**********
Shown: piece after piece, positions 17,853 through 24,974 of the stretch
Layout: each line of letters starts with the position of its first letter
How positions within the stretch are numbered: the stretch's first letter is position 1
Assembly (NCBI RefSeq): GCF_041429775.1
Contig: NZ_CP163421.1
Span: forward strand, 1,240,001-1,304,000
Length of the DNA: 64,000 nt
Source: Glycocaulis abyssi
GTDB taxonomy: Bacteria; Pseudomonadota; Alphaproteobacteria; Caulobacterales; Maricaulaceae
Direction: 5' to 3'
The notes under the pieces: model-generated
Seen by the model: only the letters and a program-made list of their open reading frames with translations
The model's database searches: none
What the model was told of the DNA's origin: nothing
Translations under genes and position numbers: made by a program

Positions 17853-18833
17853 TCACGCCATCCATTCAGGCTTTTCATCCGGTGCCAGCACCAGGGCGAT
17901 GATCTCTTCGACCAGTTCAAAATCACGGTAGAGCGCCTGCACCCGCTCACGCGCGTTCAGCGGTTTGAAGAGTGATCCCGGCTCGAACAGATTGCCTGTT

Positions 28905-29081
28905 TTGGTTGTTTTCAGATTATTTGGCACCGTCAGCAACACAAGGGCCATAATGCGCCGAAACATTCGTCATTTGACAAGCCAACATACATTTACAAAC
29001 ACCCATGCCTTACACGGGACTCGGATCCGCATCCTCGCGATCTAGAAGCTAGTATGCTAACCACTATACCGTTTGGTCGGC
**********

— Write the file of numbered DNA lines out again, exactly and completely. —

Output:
Shown: piece after piece, positions 17,853 through 24,974 of the stretch
Layout: each line of letters starts with the position of its first letter
How positions within the stretch are numbered: the stretch's first letter is position 1
Assembly (NCBI RefSeq): GCF_041429775.1
Contig: NZ_CP163421.1
Span: forward strand, 1,240,001-1,304,000
Length of the DNA: 64,000 nt
Source: Glycocaulis abyssi
GTDB taxonomy: Bacteria; Pseudomonadota; Alphaproteobacteria; Caulobacterales; Maricaulaceae
Direction: 5' to 3'
The notes under the pieces: model-generated
Seen by the model: only the letters and a program-made list of their open reading frames with translations
The model's database searches: none
What the model was told of the DNA's origin: nothing
Translations under genes and position numbers: made by a program

Positions 17853-18833
17853 TCACGCCATCCATTCAGGCTTTTCATCCGGTGCCAGCACCAGGGCGAT
17901 GATCTCTTCGACCAGTTCAAAATCACGGTAGAGCGCCTGCACCCGCTCACGCGCGTTCAGCGGTTTGAAGAGTGATCCCGGCTCGAACAGATTGCCTGTT

Positions 28905-29081
28905 TTGGTTGTTTTCAGATTATTTGGCACCGTCAGCAACACAAGGGCCATAATGCGCCGAAACATTCGTCATTTGACAAGCCAACATACATTTACAAAC
29001 ACCCATGCCTTACACGGGACTCGGATCCGCATCCTCGCGATCTAGAAGCTAGTATGCTAACCACTATACCGTTTGGTCGGC